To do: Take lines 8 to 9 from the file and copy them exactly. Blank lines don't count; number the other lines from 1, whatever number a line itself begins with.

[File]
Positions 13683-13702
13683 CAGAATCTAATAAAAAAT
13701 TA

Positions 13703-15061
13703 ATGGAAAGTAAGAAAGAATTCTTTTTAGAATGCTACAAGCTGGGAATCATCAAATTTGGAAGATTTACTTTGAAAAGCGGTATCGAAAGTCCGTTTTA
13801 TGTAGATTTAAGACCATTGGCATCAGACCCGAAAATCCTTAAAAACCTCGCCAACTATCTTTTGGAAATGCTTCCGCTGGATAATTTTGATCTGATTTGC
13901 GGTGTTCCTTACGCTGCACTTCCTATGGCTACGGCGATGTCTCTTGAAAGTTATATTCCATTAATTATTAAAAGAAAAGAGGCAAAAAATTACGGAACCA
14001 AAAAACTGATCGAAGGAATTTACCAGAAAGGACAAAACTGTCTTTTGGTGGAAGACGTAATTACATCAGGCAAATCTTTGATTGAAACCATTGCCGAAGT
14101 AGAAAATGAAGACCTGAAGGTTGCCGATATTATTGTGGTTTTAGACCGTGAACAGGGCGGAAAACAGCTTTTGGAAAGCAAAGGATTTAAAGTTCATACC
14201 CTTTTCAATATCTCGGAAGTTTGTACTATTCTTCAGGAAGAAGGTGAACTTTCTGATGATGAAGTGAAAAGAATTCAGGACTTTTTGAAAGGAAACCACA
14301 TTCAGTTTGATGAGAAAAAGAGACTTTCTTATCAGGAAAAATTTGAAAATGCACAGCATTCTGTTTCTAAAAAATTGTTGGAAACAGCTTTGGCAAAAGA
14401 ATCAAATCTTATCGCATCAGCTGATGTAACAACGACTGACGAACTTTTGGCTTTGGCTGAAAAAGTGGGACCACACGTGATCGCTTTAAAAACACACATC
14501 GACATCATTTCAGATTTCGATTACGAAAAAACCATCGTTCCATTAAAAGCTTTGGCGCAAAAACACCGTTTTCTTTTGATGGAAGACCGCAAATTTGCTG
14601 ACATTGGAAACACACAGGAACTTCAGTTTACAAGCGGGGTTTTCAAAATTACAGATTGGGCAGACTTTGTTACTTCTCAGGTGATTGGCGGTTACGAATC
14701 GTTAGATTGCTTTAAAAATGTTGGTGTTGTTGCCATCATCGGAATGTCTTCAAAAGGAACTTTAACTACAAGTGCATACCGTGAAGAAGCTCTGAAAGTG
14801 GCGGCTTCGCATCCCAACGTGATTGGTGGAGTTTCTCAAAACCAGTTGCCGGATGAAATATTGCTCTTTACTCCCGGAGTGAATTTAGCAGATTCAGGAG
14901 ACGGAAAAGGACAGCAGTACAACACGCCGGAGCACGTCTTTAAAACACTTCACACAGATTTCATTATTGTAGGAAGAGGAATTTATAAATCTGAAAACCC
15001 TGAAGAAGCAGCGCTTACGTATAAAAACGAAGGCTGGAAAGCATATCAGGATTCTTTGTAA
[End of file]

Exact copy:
14001 AAAAACTGATCGAAGGAATTTACCAGAAAGGACAAAACTGTCTTTTGGTGGAAGACGTAATTACATCAGGCAAATCTTTGATTGAAACCATTGCCGAAGT
14101 AGAAAATGAAGACCTGAAGGTTGCCGATATTATTGTGGTTTTAGACCGTGAACAGGGCGGAAAACAGCTTTTGGAAAGCAAAGGATTTAAAGTTCATACC